Pump Up Your Network Server Performance with HP- UX - OpenMPE

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Pump Up Your Network Server Performance with HP- UX - OpenMPE

Pump Up Your

Network Server

Performance with HP-

UX

Paul Comstock

Network Performance Architect

Hewlett-Packard

© 2004 Hewlett-Packard Development Company, L.P.

The information contained herein is subject to change without notice


Purpose of this presentation

• Understand the factors affecting network

performance, and what you can do about them

• Survey hardware and software options for HP-UX

network servers

• Learn the network configuration and tuning

parameters affecting performance

2


Benchmarking Tools

• SPEC benchmarks (www.specbench.org)

− SPECweb99: static (70%) and dynamic (30%) HTTP

− SPECweb99_SSL: w/SSL encryption/decryption

− SPECweb2004: Under development – new workloads

such as banking, e-commerce.

• Netperf (www.netperf.org)

− Publicly available from HP

− Measures maximum throughput (Stream) and

transactional (Request-Response) performance

Your application benchmark

3


Performance Tools

HP-UX commands

− ifconfig/lanscan/lanadmin

− ndd

− netstat (-s)

− ping (for roundtrip time)

− top

− traceroute (for multi-hop networks)

• DSPP Developer Edge tools (www.hp.com)

− vsar

− caliper (for Itanium)

HP-UX Internet Express (software.hp.com)

− tcpdump

• Glanceplus (managementsoftware.hp.com)

4


Where is the

bottleneck?

Application

Memory

Bandwidth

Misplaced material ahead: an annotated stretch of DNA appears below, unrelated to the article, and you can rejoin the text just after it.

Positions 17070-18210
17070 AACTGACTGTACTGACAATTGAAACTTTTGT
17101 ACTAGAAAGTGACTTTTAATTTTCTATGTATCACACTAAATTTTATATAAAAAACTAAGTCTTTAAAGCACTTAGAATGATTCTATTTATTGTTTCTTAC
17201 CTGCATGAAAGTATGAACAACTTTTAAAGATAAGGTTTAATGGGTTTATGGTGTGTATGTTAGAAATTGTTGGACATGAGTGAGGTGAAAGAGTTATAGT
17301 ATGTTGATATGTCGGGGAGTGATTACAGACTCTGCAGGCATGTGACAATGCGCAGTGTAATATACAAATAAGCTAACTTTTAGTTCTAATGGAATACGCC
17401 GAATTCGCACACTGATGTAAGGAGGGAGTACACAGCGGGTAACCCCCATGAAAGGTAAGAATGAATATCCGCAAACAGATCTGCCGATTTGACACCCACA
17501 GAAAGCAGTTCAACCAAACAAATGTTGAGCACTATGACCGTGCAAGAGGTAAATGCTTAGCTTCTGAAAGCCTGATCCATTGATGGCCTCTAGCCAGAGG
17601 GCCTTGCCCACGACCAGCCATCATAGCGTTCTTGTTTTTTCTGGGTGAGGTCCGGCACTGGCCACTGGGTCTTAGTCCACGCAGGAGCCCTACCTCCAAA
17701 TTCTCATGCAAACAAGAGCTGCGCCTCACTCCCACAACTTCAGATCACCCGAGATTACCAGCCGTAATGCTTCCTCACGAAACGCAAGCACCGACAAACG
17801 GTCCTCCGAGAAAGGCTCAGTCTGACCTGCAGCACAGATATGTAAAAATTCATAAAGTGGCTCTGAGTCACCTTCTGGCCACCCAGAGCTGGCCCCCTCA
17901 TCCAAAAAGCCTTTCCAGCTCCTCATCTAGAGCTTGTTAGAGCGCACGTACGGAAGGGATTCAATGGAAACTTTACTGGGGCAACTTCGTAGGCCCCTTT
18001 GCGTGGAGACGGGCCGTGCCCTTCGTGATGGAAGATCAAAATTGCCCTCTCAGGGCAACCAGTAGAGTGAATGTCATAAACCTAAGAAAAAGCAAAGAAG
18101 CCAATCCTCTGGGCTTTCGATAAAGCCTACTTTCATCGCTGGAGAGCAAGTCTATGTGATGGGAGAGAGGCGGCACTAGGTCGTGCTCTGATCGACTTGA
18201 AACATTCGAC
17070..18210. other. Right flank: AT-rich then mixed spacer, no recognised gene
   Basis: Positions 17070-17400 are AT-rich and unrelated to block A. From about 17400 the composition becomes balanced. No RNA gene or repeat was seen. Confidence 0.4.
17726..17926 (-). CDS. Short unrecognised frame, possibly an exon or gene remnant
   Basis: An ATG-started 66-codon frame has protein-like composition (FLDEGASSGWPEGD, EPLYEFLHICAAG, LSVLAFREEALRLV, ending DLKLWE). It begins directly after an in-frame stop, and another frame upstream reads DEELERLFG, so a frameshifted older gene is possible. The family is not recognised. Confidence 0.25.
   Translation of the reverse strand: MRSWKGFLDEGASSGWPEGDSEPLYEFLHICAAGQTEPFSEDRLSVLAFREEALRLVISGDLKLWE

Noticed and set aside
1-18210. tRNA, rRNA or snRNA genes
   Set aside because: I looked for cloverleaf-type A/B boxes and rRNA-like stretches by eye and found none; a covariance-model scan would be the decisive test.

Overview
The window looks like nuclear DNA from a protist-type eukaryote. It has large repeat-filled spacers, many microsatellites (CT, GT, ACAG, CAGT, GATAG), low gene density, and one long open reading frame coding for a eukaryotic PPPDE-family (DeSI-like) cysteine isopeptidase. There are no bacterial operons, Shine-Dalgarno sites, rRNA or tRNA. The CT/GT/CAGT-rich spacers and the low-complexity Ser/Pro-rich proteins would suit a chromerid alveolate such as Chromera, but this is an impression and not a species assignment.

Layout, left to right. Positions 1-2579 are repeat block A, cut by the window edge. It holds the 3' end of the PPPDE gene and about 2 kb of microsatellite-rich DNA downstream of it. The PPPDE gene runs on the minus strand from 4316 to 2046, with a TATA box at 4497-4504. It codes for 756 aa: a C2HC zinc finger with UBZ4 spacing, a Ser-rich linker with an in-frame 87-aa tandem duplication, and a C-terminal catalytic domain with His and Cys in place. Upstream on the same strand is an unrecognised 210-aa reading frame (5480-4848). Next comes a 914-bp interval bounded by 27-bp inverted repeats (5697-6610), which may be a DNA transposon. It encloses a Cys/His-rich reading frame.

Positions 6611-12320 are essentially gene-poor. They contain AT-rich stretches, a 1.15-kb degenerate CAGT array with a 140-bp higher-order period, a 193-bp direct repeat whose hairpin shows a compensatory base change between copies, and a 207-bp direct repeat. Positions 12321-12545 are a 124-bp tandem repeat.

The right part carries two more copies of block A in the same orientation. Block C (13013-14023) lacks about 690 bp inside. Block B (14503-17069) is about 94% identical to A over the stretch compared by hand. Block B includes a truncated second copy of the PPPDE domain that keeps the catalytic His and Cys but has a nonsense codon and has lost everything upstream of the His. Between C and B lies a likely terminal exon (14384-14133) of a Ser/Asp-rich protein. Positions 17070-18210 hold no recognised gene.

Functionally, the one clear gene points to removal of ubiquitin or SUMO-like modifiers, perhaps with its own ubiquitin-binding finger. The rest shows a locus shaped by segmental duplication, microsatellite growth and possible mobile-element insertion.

Protocol

CPU


Sample netstat –s output (partial)








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6


Increase your bandwidth

• Use 1 Gigabit Ethernet NICs instead of 100BT

• Use a NIC with offload features

• Trunk multiple interfaces using HP Auto Port

Aggregation (APA) (software.hp.com)

• One of today’s CPUs can run a GigE link at full

speed

• For scalability, use multiple NICs

• Spread device interrupts using HP-UX Interrupt

Migration (software.hp.com)

7


Interrupt Migration – intctl command

*

+,-.& ! # # /

01 01

22222222222222222222222222222222222222222222222222222222222222222222222222

,,, 3+../0,456/

,,,)7#38/80/9- 3:1

,,,)7#38/80/); - 8( <

,,,)7#38/80/); - 8( <

• Spread high speed network devices between

CPUs

• Other devices, such as disks, may also be a

concern depending on usage

8


Checksum Offload

TCP Segmentation Offload


Checksum Offload (CKO)

• Performs inbound and outbound TCP/UDP

checksum calculations in hardware, offloading

the host CPU

• Available for all HP-UX Gigabit Ethernet

hardware

• Currently done for IPv4 only on HP-UX

• Example:

""(

" (2=;.'4>?@1/@85'>;AA0AB'C;350/@85'/D?

EEE """"""EEE

10


TCP Segmentation Offload (TSO)

IS:

• Segmentation of outbound data into IP datagrams in the

NIC

• Required TCP/IP stack and NIC support

• Builds on CKO and offloads even more host processing

• Currently IPv4 only on HP-UX

• Uses a large virtual MTU (VMTU) internally, standard

MTU on the wire

IS NOT:

• Not a new protocol on the wire

• Not jumbo frames

11


TSO Software

• Transport Optional Upgrade Release (TOUR) 2.2

• GigEtherEnh-01: Enhancement Software for

GigEther-01

• Both are free from software.hp.com

• Configuration through lanadmin:

# lanadmin –x vmtu

Driver/Hardware supports TCP Segmentation

Offload. Current VMTU = 32160

12


New Offload Technologies

• Even more network processing may be offloaded

in the future, as network speeds increase

• New technologies that provide network offload

capability include RDMA, TCP Offload Engine

(TOE), ETA, and iSCSI.

• These include TCP and non-TCP based

technologies

• For more information, see break-out session

“What Is RDMA?”

13


How much do offloads boost

performance? “The answer is

always ‘It depends’.”

A wise computer science instructor


Avoidance

Maneuvers